Fylkingen presenterar: TURBIDUS FILM #11


The films of Nathaniel Dorsky blend a beauteous celebration of the sensual world with a deep sense of introspection and solitude. They are occasions for reflection and meditation, on light, landscape, time and the motions of consciousness. Their luminous photography emphasizes the elemental frisson between solidity and luminosity, between spirit and matter, while his uniquely developed montage permits a fluid and flowing experience of time. Dorsky’s films reveal the mystery behind everyday existence, providing intimations of eternity.

This films are available only as 16mm film, so this is a great opportunity to watch them.




1978-1996 | 16 mm | 18'30
Triste is an indication of the level of cinema language that I have been working towards. By delicately shifting the weight and solidity of the images, and bringing together subject matter not ordinarily associated, a deeper sense of impermanence and mystery can open. The images are as much pure-energy objects as representation of verbal understanding and the screen itself is transformed into a “speaking” character. The “sadness” referred to in the title is more the struggle of the film itself to become a film as such, rather than some pervasive mood. N. D.

2015 | 16 mm | 20'00
It is a profound and rarified pleasure to be photographing and editing film at this most tentative of times. To do so is to behold the soulful beauty and tenderness of cinema, its depths and joys as human experience. N.D.


1985-1987 | 16 mm | 20'00
17 Reasons Why was photographed with a variety of semi-ancient regular 8 cameras and is projected unslit as 16mm. These pocket-sized relics enabled me to walk around virtually “unseen,” exploring and improvising with the immediacy of a more spontaneous medium. The four image format has built-in contrapuntal resonances, ironies, and beauty, and in each case gives us an unpretentious look at the film frame itself … the simple and primordial delight of luminous Kodachrome and rich black and white chugging thru these timeworn gates. N. D.

2015 | 16 mm | 18'00
How delicately the light imbues our fleeting life. N.D.

All films from Lightcone, Paris


(American, 1943-)

Nathaniel Dorsky, born in New York City in 1943, is an experimental filmmaker and film editor who has been making films since 1963. Raised in New York on a steady diet of Westerns and Disney True-Life Adventures, Dorsky started shooting 8mm films at the age of eleven. In 1963, when he had just turned 20, he made Ingreen, a boldly symbolic psychodrama about a young man’s sexual coming of age. At that film’s premiere, he met soon-to-be fellow filmmaker Jerome Hiler, who would become his partner in life and a major inspiration for his work. (“We were filming for one another,” Hiler recently said). In 1971 the two moved to San Francisco, where they’ve lived ever since. Around the same time, Dorsky entered a decade-long creative silence. He returned in 1982 with Hours for Jerome, a 55-minute feature compiled from footage shot between 1966 and 1970. Like all of Dorsky’s subsequent work, it’s a kind of cinematic lyric poem, entirely silent and rooted in a centuries-old tradition of devotional art (in this case, medieval illuminated manuscripts and prayer books).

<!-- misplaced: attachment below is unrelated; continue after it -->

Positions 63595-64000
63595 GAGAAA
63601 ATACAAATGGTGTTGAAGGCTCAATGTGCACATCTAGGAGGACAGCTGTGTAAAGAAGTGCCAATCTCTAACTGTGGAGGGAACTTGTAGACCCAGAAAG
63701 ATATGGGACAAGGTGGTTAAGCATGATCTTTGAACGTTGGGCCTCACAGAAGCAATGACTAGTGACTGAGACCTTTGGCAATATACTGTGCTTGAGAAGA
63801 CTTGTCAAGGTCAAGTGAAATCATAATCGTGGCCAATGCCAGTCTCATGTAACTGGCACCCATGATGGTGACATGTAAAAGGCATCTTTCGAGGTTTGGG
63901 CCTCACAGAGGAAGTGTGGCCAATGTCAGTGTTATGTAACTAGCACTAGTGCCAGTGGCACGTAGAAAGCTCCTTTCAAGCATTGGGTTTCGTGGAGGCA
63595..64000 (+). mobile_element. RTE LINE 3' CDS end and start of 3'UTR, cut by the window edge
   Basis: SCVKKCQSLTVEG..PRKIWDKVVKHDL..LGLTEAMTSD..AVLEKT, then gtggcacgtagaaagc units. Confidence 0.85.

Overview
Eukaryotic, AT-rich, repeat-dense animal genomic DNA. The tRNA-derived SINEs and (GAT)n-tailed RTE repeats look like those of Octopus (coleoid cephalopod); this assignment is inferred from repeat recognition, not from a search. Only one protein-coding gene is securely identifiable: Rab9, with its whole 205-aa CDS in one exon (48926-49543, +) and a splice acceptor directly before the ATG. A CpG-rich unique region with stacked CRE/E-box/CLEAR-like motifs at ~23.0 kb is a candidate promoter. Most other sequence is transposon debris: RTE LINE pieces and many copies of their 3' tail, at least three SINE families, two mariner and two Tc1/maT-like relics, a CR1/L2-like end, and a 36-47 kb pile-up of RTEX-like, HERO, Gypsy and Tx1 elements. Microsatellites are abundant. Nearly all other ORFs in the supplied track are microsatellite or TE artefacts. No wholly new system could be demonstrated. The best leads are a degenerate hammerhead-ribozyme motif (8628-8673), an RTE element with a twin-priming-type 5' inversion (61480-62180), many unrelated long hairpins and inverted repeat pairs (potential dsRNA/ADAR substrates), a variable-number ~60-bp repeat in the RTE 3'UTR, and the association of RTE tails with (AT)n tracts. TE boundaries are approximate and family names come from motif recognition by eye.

“In film, there are two ways of including human beings. One is depicting human beings. Another is to create a film form which, in itself, has all the qualities of being human: tenderness, observation, fear, relaxation, the sense of stepping into the world and pulling back, expansion, contraction, changing, softening, tenderness of heart. The first is a form of theater and the latter is a form of poetry.” - N.D.

According to critic and historian Richard Suchenski, in Dorsky’s films objects are “decontextualized and sometimes unmoored from their surroundings, allowing connections to develop which resonate not only between shots but also across the films as a whole, encouraging more active forms of awareness.”

In his book Devotional Cinema (2003), Dorsky writes of the long-standing link between art and health as well as the transformative potential of watching film. He also writes of the limitations of film when its vision is subservient to a theme or representative of language description, which can describe a world but does not actually see it.

Dorsky was a visiting instructor at Princeton University in 2008 and he has been the recipient of many awards including a Guggenheim Fellowship 1997 and grants from the National Endowment of the Arts, two from the Rockefeller Foundation, and one from the LEF Foundation, the Foundation for Contemporary Arts, and the California Arts Council. He has presented films at the Museum of Modern Art, the Centre Pompidou, the Tate Modern, the Filmoteca Española, Madrid, the Prague Film Archive, the Vienna Film Museum, the Pacific Film Archive, the Harvard Film Archive, Princeton University, Yale University, and frequently exhibits new work at the New York Film Festival’s Views from the Avant-Garde and the Wavelengths program of the Toronto International Film Festival. In spring 2012 Dorsky took actively part in the three month exposition of Whitney Biennial.


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